Born the eldest of four children on Honokohua, Maui, Sister Laura Abat, OSF was open to Jesus’ love and care from a young age.
“When I was seven, I first encountered religious Sisters chatting and laughing with the children in the school playground. I learned more about these Sisters when I attended religious education classes in elementary school. As a teenager, I joined the church choir in Lahaina and became better acquainted with their kindness and devotion to caring for the marginalized. These Sisters were so welcoming, friendly and always full of joy, so much so that they inspired me to follow in their footsteps; I wanted to be like them. ”
After graduating high school, Sister Laura traveled to Syracuse to join their Franciscan community, which eventually led her to San Diego, California, and then back to Hawaii.
“Some of my fondest memories take me back to parishes where I ministered in California and Hawaii. It has given me great joy to be able to use my gifts and talents with both children and adults. It was an inspiration to see how the families practiced and grew in their faith.”
Sister Laura seized various opportunities to serve — as a high school principal in Hilo, public librarian on Maui, and director of religious education in San Diego. Sister Laura embraced the ministry life inside and outside the parish doors. With more than 60 years as a Sister of St. Francis, Sister Laura had difficulty choosing just one favorite memory to share from her expansive experience in ministries in many diverse communities.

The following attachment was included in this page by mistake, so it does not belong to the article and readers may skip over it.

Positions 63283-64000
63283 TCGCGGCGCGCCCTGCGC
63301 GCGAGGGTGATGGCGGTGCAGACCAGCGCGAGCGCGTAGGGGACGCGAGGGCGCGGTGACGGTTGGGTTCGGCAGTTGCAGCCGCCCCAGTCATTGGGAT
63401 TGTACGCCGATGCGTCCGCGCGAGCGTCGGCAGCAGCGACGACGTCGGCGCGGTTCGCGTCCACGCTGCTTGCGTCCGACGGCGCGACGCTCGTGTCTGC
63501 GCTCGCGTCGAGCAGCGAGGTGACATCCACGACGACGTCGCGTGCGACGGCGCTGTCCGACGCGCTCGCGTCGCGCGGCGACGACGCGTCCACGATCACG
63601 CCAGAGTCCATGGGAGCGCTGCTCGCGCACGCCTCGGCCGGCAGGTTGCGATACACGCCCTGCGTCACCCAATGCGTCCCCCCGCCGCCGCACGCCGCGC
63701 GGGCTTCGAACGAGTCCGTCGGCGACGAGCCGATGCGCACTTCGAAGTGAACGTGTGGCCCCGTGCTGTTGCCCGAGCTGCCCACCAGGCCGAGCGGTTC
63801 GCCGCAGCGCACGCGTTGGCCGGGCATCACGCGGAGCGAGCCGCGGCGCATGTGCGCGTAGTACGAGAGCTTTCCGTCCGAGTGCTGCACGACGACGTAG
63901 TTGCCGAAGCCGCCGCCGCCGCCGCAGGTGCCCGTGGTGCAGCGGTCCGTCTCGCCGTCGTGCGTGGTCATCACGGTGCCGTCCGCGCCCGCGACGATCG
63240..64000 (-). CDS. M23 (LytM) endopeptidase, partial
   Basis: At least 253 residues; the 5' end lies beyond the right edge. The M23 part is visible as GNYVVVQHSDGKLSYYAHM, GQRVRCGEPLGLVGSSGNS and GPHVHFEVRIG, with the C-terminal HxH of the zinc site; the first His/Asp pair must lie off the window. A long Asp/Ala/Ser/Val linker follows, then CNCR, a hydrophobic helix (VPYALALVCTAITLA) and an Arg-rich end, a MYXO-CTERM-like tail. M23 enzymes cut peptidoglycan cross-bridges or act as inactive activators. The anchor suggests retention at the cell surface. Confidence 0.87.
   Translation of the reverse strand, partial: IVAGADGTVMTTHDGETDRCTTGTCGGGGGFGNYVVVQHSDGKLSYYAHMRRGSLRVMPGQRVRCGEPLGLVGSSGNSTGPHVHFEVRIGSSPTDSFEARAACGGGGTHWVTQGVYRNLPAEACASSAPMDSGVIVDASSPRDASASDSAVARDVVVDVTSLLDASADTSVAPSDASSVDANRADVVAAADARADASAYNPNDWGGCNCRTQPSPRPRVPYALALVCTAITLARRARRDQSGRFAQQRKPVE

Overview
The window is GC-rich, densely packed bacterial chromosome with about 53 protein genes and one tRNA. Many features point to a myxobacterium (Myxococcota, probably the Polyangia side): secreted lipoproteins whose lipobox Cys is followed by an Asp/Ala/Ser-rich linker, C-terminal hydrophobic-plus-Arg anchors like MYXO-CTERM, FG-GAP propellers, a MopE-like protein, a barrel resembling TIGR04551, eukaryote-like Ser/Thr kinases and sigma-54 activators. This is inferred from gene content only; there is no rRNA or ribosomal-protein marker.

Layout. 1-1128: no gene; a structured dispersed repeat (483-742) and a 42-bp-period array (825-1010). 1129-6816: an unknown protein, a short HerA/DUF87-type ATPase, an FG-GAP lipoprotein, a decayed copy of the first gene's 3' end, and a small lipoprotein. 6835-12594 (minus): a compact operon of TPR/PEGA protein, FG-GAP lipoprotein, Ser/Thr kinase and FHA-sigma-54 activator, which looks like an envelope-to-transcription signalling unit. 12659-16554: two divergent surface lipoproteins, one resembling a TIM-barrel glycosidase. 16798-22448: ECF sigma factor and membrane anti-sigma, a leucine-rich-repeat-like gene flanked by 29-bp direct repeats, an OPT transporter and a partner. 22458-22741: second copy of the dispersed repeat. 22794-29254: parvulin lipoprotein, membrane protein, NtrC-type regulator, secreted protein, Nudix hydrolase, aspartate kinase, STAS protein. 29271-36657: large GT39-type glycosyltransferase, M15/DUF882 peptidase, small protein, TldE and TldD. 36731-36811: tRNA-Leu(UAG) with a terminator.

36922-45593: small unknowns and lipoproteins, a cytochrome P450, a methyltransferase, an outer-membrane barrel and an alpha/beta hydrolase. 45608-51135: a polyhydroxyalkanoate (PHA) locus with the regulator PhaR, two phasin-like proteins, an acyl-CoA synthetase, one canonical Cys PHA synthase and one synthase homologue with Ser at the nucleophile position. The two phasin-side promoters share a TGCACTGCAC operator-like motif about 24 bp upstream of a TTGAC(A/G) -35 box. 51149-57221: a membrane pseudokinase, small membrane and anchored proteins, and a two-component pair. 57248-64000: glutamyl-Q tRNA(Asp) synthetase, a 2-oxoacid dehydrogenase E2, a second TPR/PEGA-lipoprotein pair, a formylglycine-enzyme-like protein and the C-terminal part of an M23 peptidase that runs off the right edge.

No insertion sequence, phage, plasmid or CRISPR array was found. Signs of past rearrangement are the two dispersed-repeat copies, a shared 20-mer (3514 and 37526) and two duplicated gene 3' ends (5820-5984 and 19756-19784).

“One of my great joys was when, as the Wailuku Bookmobile librarian, I was able to share my love for reading with those who were unable to travel to the library to satisfy their thirst for information and learning,” she said. “I owe a debt of gratitude to those individuals, living and deceased, religious and lay. who have modeled for me what it means to live a life wholly committed to Christ. I extend my deepest gratitude to those who have and continue to support me in prayer on my spiritual journey.”
Sister Laura currently supports the program director of the Franciscan Adult Day Care, helping lead groups in crafts, exercise, singing, and other activities.
Reflecting on Sister Marianne Cope, Sister Laura shares:
“To serve our community as she did, we must recommit ourselves on a daily basis to love our neighbors as ourselves. We, at the St. Francis Healthcare System of Hawaii, continue to carry out Saint Marianne Cope’s ministry. May we never falter in serving our people in Hawaii and their needs the way she did.”
What is Sister Laura’s secret to joyful servanthood?
“Forgetting self, participating, and giving people a lot of enjoyment and love is key to loving our kupuna and our community.”
Mahalo to Sister Laura for setting an example of servant’s heart for all of us at St. Francis Healthcare System!